Bruijn (10)

Cornelis de Bruijn (c.1652-1727) was a Dutch artist and traveler. He is best known for his drawings of the ruins of Persepolis, the first reliable pictures of these palaces to be accessible for western scholars. His other visits included the Ottoman Empire, Egypt, Jerusalem, Russia, and the East Indies.

Persepolis

Cornelis de Bruijn, painting by Godfrey Kneller
Cornelis de Bruijn, painting by Godfrey Kneller

On 8 November 1704, Cornelis de Bruijn and VOCnote-official Adriaan de Backer arrived in Persepolis, where the painter was to stay until 23 January 1705. He was not the first westerner to visit the site: it is situated along the main road from the Persian Gulf and Shiraz to Isfahan. Several European travelers had already offered descriptions of Chehel Minar, "forty columns", but none of them spent two and a half months amidst the ruins, was so well-acquainted with the site, or added such marvelous illustrations. Unfortunately, when De Bruijn returned home, there were suddenly three books that contained information about and illustrations of Persepolis, and his masterpiece did not immediately receive the attention it needed.

De Bruijn, Persepolis, seen from the Stairs of All Nations
De Bruijn, Persepolis, seen from the Stairs of All Nations

De Bruijn's book, however, offered the first reliable description of the ancient ruins, which he correctly identified as the remains of the capital of the ancient Achaemenid Empire, something that was still contested. The Frenchman Jean de Thévenot (1633-1667), for example, had believed that the site was too small and had suggested that it was a temple. De Bruijn realized that the terrace was only a part of the city, and that the people had lived in the plain: an idea, he admits, that was suggested to him in a Persian book.

Cornelis de Bruijn's signature (Gate of All Nations, Persepolis)
Cornelis de Bruijn's signature (Gate of All Nations, Persepolis)

Unlike earlier visitors but like a good artist, De Bruijn was able to watch at the things themselves, and postponing the interpretation. For example, there was a discussion about the headless animals that guarded the Gate of All Nations were they elephants or horses? De Bruijn simply made a good drawing and let the statues speak for themselves. Others had described the columns and wanted to interpret them according to the classical typology, but De Bruijn only believed his eyes, could ignore the Dorian, Ionian, and Corinthian orders, and stated that they were altogether different. When he wrote that earlier visitors had lacked diligence and concentration, he was right.

De Bruijn's rendering of inscription XPb
De Bruijn's rendering of inscription XPb

His account consists of several parts. In the thirty-ninth chapter, he describes the terrace and its buildings, which can easily be identified with the remains that are visible today. De Bruijn is not always able to interpret the buildings, but recognizes that the rock reliefs belonged to royal tombs. In the second half of this chapter, he mentions the four Achaemenid tombs at Naqš-i Rustam and the Sasanian rock reliefs, which he believes to be representations of the legendary Persian hero Rustam. (This must be information from a local guide.) In the fortieth chapter, De Bruijn compares his observations to what is written by the ancient authors. For example, he is able to identify Median and Persian dresses. In chapter forty-one, with 68 pages the longest in his book,  De Bruijn recounts the history of the Achaemenids, and in the following chapter, he tells about the customs of the ancient Persians. All this is based on Greek and Latin sources, and impartiality makes him include a forty-third chapter with the Persian side of the story.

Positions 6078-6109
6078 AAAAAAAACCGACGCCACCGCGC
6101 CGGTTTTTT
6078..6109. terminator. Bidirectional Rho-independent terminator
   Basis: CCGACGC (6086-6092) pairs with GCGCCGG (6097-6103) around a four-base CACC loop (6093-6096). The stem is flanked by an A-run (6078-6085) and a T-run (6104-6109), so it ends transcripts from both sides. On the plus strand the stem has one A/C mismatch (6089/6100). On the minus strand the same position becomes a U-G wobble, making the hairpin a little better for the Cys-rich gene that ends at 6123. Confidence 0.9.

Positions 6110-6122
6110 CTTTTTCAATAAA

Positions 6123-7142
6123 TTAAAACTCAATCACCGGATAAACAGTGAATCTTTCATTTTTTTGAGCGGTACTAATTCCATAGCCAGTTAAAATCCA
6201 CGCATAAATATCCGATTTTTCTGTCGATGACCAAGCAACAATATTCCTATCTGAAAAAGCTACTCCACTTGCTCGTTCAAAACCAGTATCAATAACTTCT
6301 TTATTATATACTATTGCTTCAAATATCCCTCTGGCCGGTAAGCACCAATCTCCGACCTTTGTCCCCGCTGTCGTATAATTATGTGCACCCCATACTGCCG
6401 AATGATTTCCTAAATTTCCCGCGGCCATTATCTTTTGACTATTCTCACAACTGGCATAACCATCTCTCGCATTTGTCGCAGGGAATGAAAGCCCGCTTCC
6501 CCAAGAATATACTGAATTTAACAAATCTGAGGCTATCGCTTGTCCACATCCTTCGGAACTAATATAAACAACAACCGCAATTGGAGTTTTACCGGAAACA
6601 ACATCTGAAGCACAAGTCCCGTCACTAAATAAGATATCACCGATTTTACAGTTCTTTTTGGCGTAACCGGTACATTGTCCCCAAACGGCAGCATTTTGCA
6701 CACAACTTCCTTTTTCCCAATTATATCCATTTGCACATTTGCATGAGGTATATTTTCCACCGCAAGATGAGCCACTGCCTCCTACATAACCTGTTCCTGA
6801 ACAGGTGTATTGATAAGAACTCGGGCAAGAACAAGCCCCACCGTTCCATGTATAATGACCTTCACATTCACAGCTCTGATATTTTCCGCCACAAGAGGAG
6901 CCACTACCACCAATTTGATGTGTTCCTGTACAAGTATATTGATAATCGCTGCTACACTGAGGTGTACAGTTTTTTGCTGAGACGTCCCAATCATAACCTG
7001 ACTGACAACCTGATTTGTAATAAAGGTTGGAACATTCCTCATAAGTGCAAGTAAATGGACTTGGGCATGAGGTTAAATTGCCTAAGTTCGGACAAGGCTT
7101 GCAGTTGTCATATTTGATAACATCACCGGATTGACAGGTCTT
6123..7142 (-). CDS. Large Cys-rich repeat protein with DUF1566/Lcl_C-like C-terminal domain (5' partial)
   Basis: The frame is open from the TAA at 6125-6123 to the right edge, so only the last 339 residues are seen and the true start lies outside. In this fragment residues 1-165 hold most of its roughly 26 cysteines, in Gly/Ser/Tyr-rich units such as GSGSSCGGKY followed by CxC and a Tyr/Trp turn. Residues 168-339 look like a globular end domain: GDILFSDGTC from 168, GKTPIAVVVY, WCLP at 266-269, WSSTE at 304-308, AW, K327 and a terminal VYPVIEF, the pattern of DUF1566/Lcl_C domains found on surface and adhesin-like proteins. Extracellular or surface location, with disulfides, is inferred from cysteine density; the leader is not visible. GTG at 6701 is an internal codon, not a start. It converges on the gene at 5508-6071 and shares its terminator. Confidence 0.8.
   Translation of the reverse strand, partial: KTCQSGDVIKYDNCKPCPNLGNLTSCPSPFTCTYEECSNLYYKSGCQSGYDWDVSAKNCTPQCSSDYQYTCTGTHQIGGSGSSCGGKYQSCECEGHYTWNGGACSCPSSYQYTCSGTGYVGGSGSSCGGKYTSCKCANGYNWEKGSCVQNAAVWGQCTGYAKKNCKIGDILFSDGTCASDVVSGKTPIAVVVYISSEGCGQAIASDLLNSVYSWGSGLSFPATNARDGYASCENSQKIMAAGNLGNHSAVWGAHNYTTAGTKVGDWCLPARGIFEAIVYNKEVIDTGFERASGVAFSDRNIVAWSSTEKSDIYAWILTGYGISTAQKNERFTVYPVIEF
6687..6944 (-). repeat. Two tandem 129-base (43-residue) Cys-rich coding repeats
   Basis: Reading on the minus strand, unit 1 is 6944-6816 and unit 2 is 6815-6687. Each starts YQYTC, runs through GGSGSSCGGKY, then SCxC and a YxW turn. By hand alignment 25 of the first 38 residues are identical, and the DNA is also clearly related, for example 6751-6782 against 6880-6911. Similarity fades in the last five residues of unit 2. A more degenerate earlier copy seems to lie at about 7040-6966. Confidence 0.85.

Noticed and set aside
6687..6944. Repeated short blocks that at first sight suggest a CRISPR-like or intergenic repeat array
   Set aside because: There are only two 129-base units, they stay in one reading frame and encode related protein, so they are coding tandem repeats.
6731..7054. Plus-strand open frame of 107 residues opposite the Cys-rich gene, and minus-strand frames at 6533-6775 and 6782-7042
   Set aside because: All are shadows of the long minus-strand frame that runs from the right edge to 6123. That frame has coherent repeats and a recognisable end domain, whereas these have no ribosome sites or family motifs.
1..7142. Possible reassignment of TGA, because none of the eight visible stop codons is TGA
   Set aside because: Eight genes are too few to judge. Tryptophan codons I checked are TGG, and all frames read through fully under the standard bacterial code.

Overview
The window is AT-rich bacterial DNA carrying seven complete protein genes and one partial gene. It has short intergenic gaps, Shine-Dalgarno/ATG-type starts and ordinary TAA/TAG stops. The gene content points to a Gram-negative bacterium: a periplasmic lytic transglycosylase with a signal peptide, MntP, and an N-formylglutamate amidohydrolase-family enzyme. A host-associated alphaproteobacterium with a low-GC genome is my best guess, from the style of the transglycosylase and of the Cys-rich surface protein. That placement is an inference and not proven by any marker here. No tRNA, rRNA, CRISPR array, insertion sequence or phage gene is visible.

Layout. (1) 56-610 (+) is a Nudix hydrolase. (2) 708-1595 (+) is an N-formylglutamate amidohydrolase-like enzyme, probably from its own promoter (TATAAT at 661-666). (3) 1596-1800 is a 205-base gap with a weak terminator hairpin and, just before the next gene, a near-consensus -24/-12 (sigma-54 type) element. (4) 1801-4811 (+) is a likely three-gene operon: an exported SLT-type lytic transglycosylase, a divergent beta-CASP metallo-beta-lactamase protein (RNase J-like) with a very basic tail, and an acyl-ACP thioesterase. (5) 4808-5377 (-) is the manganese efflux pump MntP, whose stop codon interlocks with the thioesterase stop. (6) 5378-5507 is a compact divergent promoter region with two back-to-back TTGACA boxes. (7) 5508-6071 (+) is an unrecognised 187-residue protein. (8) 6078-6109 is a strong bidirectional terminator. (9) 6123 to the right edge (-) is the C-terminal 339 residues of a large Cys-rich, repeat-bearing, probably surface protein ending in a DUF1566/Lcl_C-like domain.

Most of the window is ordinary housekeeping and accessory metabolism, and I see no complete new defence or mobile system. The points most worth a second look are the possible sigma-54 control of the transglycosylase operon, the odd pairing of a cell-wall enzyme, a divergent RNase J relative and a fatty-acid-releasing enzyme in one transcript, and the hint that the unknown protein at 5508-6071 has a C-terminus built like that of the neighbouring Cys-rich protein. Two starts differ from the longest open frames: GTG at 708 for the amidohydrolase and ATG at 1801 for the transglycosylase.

De Bruijn, Palace of Darius (Persepolis)
De Bruijn, Palace of Darius (Persepolis)

Of course, De Bruijn sometimes makes errors, but his account is purely scientific and by the standards of his age excellent. He clearly separates sources of information: first, he describes what he has seen, then he offers an interpretation, and only then does he write a history of the Persians. It needs to be stressed that this combination of antiquarianism and history was rare in the early eighteenth century; in fact, De Bruijn was one of the first to attempt to strengthen a historical account by using artifacts. (In fact, even today, it is possible to be an ancient historian without ever having taken part in an archaeological excavation.)

De Bruijn, Tomb of Artaxerxes II (Persepolis)
De Bruijn, Tomb of Artaxerxes II (Persepolis)

After a stay of some two and a half months in Persepolis, De Bruijn in February continued to Shiraz, where he could, as usual, stay with an official of the VOC. He had wanted to proceed to Gamron (modern Bandar Abbas), but instead returned to Isfahan, and traveled to Shiraz again in July. He visited Jahrom and Lar, and finally reached Gamron, where he fell ill.